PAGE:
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An official account of corrupt officials – How People’s Daily reports on graft in China

A few days ago, it was announced that Liu Zhijun, former head of the Railway Ministry was stripped of his party title as a result of misconduct. In the Western press it was said that his graft involved hundreds of millions of RMB (over 800 million), and yet People’s Daily (PD) has never hinted at an amount. With this small spark, I decided to do a case study of PD’s reports on corruption in China.

The Party’s mouth piece is left in a precarious situation, a lack of reporting on corruption would give the people the impression that nothing is being done to confront the very visible problem. Reporting too much though gives the impression that every gov’t official is corrupt, and the Party is failing in their efforts to control it. This tight rope act must be carefully managed so as to maintain precisely the right balance in appearance of action and control.

In order to get a sample of the stories published by People’s Daily, I used Google Site search with the phrase “corrupt” (which also caught corruption and ant-corruption), and then limited the results to 1/1/2011-12/31/2011 (results). This returned a total of 374 results, of these roughly 60% were false positives caused by links to other articles. The remainder fell into three general categories; the largest focused on the Party’s anti-corruption efforts, the second largest focused on denouncing corruption and opinion pieces encouraging the gov’t to take action, and the smallest subset consisted of just 14 articles related to specific cases of corrupt officials being prosecuted.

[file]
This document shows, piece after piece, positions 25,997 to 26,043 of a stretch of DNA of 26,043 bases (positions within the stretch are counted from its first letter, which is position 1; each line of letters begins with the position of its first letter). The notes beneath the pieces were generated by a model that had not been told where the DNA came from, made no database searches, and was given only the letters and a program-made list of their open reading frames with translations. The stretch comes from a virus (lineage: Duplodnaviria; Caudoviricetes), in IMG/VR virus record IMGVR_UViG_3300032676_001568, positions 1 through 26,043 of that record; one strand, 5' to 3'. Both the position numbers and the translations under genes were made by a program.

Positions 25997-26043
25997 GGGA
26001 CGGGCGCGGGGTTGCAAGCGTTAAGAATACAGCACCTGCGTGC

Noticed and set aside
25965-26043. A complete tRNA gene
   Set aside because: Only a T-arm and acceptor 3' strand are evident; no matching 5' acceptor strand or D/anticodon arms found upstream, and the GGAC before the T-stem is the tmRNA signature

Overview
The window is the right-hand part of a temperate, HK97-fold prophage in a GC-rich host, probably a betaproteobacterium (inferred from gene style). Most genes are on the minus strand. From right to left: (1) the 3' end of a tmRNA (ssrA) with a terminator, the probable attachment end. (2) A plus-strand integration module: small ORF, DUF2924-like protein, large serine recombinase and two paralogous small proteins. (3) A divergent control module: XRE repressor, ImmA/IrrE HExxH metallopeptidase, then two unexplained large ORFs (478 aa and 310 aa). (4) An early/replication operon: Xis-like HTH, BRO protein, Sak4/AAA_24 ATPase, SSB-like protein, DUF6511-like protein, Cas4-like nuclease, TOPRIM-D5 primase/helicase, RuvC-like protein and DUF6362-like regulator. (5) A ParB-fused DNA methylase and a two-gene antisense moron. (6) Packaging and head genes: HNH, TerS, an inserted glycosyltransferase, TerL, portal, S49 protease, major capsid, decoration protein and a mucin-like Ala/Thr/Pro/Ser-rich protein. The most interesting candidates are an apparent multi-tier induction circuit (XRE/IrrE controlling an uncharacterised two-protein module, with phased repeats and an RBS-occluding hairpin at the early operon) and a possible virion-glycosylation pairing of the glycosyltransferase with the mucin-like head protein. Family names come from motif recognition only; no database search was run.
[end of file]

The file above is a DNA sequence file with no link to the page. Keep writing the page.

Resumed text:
These cases proved particularly interesting, since they give the clearest picture of corrupt officials and their crimes (see table at bottom). The smallest amount published was 10,000rmb, which was used for a banquet for the Luwan District Red Cross in Shanghai, while this received a great deal of attention on Weibo and was part of a very painful public image crisis for the Red Cross (which had also been hit by the Guo Meimei scandal), it was an insignificant amount compared to the other instances of corruption. The average amount accumulated by individual corrupt officials tried in 2011 was over 18,000,000RMB (based off only what has been reported in PD, which excludes the Liu Zhijun case), with the most corrupt being Xu Zhongheng, former mayor of Shenzhen, who was accused of taking over 33,000,000 RMB. The largest instance of corruption reported, was related to the trial of the managers of the Wenzhou Vegetable Basket group, which is a State Owned Enterprise; the CEO and 15 others took over 426 million RMB from the company during a restructuring process. People’s Daily though prefers to focus on individuals even when it clearly involves a group of corrupt officials.